My earliest attempts at art were pencil sketches of the people around me, usually when they weren’t looking! As years went by I explored other subjects and media, working extensively in watercolor, etching, silkscreen, then beginning my professional career with monotype and oil painting. Though painting and drawing people came naturally to me, I became more attuned to the changes of light over land, how the atmosphere created color shifts at different times of day, and the angles of shadows in different seasons.
These “landscapes” are real places. One of my favorite subjects is a large sweep of land on the western-facing slope of the Santa Cruz Mountains. This original Spanish land grant is now a ranch, tended by the Estrada family for generations. I watch the coastal light play over the contours of the great meadows, I see the sweep of shadows under the clouds in the rainy season. Each year I am astonished that earth so brown, so trampled, can in a matter of weeks begin to glow with an almost fluorescent green.
When I look at these hills, they seem to meet my gaze. This is what I always look for in a subject and it is how I decide that a painting is finished: it is finished when it looks back at me. I work on these paintings the same way I work on a portrait, building up glazes, moving between a physical likeness and an essence I perceive, pushing colors, creating a “face”.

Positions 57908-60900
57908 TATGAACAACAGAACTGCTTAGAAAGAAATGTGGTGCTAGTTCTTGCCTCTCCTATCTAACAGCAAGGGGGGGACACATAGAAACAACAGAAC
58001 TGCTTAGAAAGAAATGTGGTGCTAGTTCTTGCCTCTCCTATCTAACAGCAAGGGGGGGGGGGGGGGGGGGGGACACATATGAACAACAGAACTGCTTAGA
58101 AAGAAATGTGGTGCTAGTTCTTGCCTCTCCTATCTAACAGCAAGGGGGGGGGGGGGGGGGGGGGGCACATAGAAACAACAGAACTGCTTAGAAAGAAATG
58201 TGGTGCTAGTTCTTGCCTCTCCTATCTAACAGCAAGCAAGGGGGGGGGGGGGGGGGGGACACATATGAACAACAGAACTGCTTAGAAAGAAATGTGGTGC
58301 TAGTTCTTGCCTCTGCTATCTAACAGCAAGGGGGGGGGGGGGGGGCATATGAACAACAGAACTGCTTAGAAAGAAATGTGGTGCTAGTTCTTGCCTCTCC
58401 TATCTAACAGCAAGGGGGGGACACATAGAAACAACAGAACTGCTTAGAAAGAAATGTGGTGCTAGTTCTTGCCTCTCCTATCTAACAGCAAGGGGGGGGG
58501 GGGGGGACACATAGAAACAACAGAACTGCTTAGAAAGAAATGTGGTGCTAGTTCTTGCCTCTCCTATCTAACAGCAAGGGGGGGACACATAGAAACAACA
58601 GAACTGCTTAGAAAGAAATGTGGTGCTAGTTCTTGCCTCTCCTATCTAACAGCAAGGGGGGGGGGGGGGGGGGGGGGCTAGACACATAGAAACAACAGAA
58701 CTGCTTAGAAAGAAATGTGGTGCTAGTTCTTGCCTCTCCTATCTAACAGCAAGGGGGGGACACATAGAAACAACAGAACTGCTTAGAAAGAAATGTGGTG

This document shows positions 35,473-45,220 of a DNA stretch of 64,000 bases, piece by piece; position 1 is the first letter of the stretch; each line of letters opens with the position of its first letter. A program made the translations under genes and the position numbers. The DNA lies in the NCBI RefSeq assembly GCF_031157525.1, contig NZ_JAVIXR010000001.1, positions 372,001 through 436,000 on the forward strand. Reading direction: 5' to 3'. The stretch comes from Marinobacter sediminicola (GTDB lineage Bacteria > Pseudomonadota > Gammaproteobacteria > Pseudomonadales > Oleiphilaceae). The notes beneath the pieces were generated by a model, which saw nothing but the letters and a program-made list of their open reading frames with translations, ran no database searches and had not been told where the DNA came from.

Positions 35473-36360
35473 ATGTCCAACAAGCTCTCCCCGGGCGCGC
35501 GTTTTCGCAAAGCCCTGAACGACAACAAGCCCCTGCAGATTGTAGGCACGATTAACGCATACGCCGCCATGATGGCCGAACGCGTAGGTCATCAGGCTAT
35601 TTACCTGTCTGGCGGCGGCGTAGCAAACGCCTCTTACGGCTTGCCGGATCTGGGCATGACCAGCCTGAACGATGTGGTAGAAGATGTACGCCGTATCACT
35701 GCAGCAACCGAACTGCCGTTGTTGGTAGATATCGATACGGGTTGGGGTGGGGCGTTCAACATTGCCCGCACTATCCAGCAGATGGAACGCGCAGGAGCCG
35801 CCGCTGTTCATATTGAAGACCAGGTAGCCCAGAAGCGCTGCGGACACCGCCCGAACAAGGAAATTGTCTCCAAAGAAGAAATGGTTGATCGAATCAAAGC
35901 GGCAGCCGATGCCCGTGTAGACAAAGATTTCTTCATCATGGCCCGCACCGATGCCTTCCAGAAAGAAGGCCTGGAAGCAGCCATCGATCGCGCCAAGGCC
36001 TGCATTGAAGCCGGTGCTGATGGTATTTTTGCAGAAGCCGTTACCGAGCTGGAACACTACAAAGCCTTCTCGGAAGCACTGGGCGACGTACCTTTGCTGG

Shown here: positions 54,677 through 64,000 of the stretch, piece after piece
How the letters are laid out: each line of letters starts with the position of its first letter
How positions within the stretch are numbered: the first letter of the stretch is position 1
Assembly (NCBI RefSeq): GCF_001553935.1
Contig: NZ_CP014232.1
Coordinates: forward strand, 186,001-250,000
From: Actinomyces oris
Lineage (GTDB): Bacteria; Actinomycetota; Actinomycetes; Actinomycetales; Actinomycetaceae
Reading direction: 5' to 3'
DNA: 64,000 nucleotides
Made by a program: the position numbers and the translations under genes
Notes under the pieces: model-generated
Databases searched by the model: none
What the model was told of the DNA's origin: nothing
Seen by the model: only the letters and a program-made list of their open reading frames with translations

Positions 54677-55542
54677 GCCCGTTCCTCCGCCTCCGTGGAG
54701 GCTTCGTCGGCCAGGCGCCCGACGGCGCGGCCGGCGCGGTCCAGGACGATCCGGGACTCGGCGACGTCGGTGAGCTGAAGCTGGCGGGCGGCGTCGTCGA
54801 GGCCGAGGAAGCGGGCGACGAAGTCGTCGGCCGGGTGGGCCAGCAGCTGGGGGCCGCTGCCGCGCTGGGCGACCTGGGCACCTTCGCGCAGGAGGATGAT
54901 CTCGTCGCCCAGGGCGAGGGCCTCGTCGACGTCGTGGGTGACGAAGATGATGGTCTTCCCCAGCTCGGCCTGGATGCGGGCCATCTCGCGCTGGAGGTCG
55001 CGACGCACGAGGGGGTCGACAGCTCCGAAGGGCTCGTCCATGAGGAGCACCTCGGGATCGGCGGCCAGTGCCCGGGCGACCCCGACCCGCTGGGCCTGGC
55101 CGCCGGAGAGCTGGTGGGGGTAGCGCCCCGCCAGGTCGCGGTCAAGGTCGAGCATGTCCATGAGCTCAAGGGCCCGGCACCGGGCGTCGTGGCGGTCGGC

These places are maintained by people and they sustain the people in return. On the border of one large Estrada meadow is a group of fifteen Native American grinding rocks telling us that this place has sustained other people as well. It is my hope that the viewer will feel the integrity of these places, not only as pleasing for they eye and mind, but also as something precious to the survival of ourselves, our fellow creatures and our planet.